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Prostate cancer cases will double over the next 20 years globally, predicts Lancet study

The largest study of its kind on prostate cancer has predicted a surge in the number of cases worldwide by 2040.

The Lancet Commission on prostate cancer, published on 4 April, projects that the number of cases will double between 2020-2040, from 1.4 million to 2.9 million.

According to the report, the increase is driven by changing age structures and increased life expectancy.

“This surge in cases cannot be prevented by lifestyle changes or public health interventions alone, and governments need to prepare strategies to deal with it,” claim the authors.

One way to mitigate the harm caused by rising case numbers is to urgently set up systems for early diagnosis in low-income and middle-income countries (LMICs). “Early diagnosis programs should focus not just on prostate cancer but on men’s health more broadly,” they say.

Prostate cancer is the most common cancer in men in 112 countries, and accounts for 15% of cancers.

The Lancet Commission predicts that the number of deaths worldwide will rise by 85 per cent over the 20-year period but says wider awareness of the symptoms of the disease, access to testing initiatives, earlier diagnosis and advances in treatments could lessen the impact of the disease.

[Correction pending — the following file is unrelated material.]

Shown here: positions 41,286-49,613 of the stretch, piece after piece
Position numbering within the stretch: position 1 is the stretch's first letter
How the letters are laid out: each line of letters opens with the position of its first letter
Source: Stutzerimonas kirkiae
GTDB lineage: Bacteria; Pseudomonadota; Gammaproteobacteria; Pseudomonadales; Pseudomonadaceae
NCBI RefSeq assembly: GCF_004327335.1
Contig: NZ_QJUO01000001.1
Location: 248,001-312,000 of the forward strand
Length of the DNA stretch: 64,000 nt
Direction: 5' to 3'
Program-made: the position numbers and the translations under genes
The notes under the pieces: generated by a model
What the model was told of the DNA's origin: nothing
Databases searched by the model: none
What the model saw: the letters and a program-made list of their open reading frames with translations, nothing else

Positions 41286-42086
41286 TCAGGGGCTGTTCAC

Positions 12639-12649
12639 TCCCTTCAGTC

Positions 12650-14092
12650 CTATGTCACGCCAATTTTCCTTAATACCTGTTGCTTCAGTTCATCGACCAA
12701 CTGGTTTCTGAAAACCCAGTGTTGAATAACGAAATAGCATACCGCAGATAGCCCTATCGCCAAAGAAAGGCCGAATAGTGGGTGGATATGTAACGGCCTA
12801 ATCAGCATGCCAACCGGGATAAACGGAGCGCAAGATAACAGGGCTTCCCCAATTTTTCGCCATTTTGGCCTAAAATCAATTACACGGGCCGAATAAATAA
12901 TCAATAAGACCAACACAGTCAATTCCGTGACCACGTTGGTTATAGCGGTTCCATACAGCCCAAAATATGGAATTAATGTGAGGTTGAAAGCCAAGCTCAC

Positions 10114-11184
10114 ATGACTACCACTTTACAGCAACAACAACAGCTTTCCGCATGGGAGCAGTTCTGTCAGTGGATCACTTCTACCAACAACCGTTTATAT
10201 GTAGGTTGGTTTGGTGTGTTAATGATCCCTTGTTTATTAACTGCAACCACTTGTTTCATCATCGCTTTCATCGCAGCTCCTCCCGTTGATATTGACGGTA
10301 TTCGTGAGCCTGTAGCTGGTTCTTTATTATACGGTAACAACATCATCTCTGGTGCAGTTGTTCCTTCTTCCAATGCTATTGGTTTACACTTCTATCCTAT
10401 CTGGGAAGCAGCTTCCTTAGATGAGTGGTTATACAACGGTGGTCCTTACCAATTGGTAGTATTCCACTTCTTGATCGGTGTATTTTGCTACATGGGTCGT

Professor Nick James, professor of prostate cancer research at the Institute of Cancer Research, London, and the lead author of the 40-page study told The Guardian a rise in prostate cancer cases was inevitable as more men lived to middle and old age.

“We know this surge in cases is coming, so we need to start planning and take action now,” he said.

“Evidence-based interventions, such as improved early detection and education programmes, will help to save lives and prevent ill health from prostate cancer in the years to come.”

He said there was a global need for new and improved ways to test for the disease, and also for people to become more aware of  prostate cancer symptoms.

The Lancet study also emphasised the need for more research on the drivers of ethnic differences in the prevalence of the disease.

Most prostate cancer research has disproportionally focused on men of European origin, despite rates of prostate cancer being twice as high in men of African heritage, concludes the study.

Treatment of advanced prostate cancer remains a problem, and affordable therapies are available but unevenly distributed, it says.

The Lancet findings will be presented at the European Association of Urology’s annual congress in Paris on Saturday.

DOWNLOAD The Lancet Commission on prostate cancer: planning for the surge in cases

Read: Practical advice on prostate cancer delivered through new online toolkit (AMHF, 2 April 2024)


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